Exercise 1

For a few minutes, make up sentences stating what you are at this moment aware of.  Begin each sentence with the words “now” or “at this moment” or “here and now”.

Not too bad, huh?  Let’s talk some, and then we’ll try it again.

So what do we mean by “actual”?  As far as time goes, it’s what is right now, in the present.  What is actual for you must be in the present.  As far as location, it’s what is right here, where you are.  You cannot be experiencing first hand any event beyond the range of your perception.  You can imagine things happening beyond your perception, but that imagining is really just in your mind (i.e. within the range of your perception).

To quote William Samuel (from A Guide to Awareness and Tranquility):

“When does one experience the occurrence of any event? Now!  Listen carefully: When do we remember the event?  When do we reminisce about the event?  When do we think about the past?  Now; always now!  When do we dream of a future event?  When do we plan and calculate concerning future activities?  Now.  All experience, all activity, all memory of the past, dream of the future, thinking and thought taking are inevitably, invariably ‘happening’ in the now.  Isn’t this so?”

Now, let’s be clear about something.  This experiment is not about living for the present (“eat, drink, and be merry for tomorrow we die”).  It is about living in the present.  Which is where we always are anyway (how could it be different?)

You may have an objection similar to this person: “Others may be able to remain in the now, but, unfortunately, I find it completely impossible.  There can be no constant now for me.  At this very moment I have just passed the now.”

The book’s authors respond: “The wish to seize the present and pin it down – to mount it, as it were, like a butterfly in a case – is doomed to failure…When actuality seems fixed, permanent, unchanged, and unchangeable, this is a fictional actuality which we continuously build anew because it serves some present purpose of our own to preserve the fiction.”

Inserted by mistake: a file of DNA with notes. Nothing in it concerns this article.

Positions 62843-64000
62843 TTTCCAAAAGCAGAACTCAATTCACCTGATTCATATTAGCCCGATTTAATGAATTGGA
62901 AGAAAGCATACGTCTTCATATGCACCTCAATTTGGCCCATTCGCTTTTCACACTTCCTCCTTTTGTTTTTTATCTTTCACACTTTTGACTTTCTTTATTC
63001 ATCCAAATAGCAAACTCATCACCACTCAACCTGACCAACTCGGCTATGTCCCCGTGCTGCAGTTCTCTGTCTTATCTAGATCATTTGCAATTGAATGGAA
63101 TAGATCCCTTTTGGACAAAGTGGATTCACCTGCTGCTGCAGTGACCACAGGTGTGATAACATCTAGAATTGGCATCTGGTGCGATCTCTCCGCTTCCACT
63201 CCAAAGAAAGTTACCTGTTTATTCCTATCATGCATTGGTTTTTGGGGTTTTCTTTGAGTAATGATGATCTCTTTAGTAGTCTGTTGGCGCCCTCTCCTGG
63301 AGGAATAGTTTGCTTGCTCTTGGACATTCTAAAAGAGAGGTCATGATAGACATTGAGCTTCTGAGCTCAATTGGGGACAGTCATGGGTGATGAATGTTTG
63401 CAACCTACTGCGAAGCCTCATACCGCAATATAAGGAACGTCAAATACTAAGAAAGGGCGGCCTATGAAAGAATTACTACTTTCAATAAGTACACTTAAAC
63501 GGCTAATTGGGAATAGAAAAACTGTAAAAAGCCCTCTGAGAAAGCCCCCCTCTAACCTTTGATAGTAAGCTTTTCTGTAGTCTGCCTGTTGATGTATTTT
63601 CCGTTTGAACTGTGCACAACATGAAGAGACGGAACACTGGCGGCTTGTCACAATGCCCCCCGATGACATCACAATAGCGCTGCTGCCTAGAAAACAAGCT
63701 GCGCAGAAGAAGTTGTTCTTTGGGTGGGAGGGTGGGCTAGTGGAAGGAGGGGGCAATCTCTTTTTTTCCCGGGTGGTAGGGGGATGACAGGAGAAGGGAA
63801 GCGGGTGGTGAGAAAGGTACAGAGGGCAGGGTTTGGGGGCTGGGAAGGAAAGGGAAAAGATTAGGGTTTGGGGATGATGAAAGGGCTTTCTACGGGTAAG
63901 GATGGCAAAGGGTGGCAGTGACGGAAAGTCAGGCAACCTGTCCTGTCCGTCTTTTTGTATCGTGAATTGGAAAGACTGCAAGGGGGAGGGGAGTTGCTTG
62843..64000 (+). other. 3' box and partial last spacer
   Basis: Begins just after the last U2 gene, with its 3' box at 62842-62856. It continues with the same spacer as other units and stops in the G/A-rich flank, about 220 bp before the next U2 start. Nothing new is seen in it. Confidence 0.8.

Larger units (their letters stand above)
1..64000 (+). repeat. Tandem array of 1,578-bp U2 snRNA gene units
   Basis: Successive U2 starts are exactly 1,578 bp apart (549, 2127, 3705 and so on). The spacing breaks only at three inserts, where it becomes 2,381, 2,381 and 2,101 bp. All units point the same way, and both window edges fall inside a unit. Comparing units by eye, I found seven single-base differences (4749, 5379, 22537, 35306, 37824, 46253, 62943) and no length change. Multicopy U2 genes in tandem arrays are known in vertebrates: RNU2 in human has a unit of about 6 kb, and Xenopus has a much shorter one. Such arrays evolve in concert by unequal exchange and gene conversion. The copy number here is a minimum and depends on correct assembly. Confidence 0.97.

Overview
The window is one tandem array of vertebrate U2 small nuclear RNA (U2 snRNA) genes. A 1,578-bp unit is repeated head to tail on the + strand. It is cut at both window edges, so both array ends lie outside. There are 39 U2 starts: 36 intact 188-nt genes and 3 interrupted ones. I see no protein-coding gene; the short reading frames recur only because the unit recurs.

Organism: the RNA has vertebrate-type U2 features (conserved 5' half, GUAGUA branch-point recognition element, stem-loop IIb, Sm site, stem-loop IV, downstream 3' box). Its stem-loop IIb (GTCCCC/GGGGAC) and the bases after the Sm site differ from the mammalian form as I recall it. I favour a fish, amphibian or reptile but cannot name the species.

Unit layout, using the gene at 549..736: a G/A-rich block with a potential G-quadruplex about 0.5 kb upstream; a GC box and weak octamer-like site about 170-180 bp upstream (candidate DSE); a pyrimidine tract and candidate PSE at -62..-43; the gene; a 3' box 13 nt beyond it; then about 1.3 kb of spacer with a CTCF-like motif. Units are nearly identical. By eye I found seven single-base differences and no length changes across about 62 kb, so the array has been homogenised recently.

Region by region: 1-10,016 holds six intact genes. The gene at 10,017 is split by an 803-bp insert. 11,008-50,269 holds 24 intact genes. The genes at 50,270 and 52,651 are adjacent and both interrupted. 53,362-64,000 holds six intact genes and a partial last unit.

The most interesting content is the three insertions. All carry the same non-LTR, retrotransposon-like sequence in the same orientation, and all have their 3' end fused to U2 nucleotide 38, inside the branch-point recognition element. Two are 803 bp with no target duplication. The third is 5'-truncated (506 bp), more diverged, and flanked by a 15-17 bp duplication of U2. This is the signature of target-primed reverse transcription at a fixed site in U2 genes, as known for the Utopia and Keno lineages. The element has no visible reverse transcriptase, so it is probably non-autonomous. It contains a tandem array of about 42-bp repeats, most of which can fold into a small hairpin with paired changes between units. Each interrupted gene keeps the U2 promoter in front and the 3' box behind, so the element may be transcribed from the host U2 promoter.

I’m reminded of the common meditation practice of attempting to “be in the now”, which often ends up being an attempt to hold tightly to an imagined idea (i.e. a thought or visualization) of what the “now” is.  Anyway, that’s not what we’re trying to do here.

Ok, so, let’s try it again:

Exercise 2

For a few minutes, make up sentences stating what you are at this moment aware of.  Begin each sentence with the words “now” or “at this moment” or “here and now”.

 

On to some important stuff: questions from the book…

-As you performed the exercise, what difficulties did you encounter?

-Why did you terminate the exercise just when you did?  Not to say you should have gone longer, but…Were you tired?  Had you gone blank and stopped forming sentences?  Did you quit without being aware that you were quitting?

-Did you skip over doing the exercise, or do it sort of half-heartedly just to move on?  Should you succeed in demonstrating that you can do these experiments and still remain unmoved, over whom would you have won a victory?

-Did you talk to yourself or others about what a great exercise this is without actually sinking your teeth into it yourself?

-Do you not want to get close enough to your experience to feel it vividly?

-Do you feel abashed to find your actuality to be commonplace and lackluster?  What impossible kind of actuality are you demanding if you require that it must at every moment be wondrous and exotic?  Or, if you find your actuality chronically dull and uninteresting, what is keeping you from doing something to liven it up?  What hindrances in this direction are you aware of?

-While doing the exercise, what sources of information are you leaving out?  Are you only writing about your internal experiences (thoughts, feelings), or only about your external experiences (sight, sound, touch, taste, smell)?  Are you like an editor at a newspaper who favors some news sources over others?  Whether you choose to “print it” or not, take notice of the range of the kind of information that is pouring into your editorial office.  Maybe you’re passing up some good bets.  In other words, take notice of all the different sorts of things you can be aware of at this moment.

-You may approach this exercise as a sort of test of potency, that is doing it to prove to yourself that you can do it, and then leaving it at that.  Well of course you can do it!  Anybody can.  The point is to achieve a result that makes it worthwhile – a change in perspective.

-Do you undertake to decide in advance of doing the exercises how or whether they will have any effect?

Whatever you discover in reaction to these questions, don’t try to change anything or somehow force yourself to stay in the here-and-now.  Just notice what you do in as great detail as possible.

One more time.

Exercise 3